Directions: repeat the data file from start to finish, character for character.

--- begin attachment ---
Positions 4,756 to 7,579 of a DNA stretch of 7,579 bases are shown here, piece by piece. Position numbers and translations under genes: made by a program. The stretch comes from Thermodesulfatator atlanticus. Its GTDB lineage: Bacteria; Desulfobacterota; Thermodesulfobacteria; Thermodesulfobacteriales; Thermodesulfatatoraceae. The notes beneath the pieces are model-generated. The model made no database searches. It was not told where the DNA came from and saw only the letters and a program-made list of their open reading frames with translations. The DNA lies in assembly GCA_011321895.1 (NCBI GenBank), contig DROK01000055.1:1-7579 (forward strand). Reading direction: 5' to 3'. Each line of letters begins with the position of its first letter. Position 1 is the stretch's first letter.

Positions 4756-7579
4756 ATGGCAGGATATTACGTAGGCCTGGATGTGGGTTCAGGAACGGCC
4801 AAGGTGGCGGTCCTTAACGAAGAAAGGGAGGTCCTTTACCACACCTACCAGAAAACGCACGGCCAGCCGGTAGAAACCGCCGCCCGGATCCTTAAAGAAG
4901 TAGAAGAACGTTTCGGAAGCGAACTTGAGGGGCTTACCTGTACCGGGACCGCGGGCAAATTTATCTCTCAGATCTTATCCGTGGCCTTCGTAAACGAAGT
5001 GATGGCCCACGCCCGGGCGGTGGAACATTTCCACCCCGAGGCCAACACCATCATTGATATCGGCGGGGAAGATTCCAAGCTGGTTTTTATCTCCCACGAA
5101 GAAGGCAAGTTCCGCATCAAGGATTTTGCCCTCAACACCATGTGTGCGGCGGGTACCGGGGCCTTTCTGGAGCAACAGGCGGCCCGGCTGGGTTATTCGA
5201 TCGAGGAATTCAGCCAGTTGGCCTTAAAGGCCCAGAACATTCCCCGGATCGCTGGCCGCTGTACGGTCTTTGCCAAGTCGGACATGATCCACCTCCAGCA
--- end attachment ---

Positions 4,756 to 7,579 of a DNA stretch of 7,579 bases are shown here, piece by piece. Position numbers and translations under genes: made by a program. The stretch comes from Thermodesulfatator atlanticus. Its GTDB lineage: Bacteria; Desulfobacterota; Thermodesulfobacteria; Thermodesulfobacteriales; Thermodesulfatatoraceae. The notes beneath the pieces are model-generated. The model made no database searches. It was not told where the DNA came from and saw only the letters and a program-made list of their open reading frames with translations. The DNA lies in assembly GCA_011321895.1 (NCBI GenBank), contig DROK01000055.1:1-7579 (forward strand). Reading direction: 5' to 3'. Each line of letters begins with the position of its first letter. Position 1 is the stretch's first letter.

Positions 4756-7579
4756 ATGGCAGGATATTACGTAGGCCTGGATGTGGGTTCAGGAACGGCC
4801 AAGGTGGCGGTCCTTAACGAAGAAAGGGAGGTCCTTTACCACACCTACCAGAAAACGCACGGCCAGCCGGTAGAAACCGCCGCCCGGATCCTTAAAGAAG
4901 TAGAAGAACGTTTCGGAAGCGAACTTGAGGGGCTTACCTGTACCGGGACCGCGGGCAAATTTATCTCTCAGATCTTATCCGTGGCCTTCGTAAACGAAGT
5001 GATGGCCCACGCCCGGGCGGTGGAACATTTCCACCCCGAGGCCAACACCATCATTGATATCGGCGGGGAAGATTCCAAGCTGGTTTTTATCTCCCACGAA
5101 GAAGGCAAGTTCCGCATCAAGGATTTTGCCCTCAACACCATGTGTGCGGCGGGTACCGGGGCCTTTCTGGAGCAACAGGCGGCCCGGCTGGGTTATTCGA
5201 TCGAGGAATTCAGCCAGTTGGCCTTAAAGGCCCAGAACATTCCCCGGATCGCTGGCCGCTGTACGGTCTTTGCCAAGTCGGACATGATCCACCTCCAGCA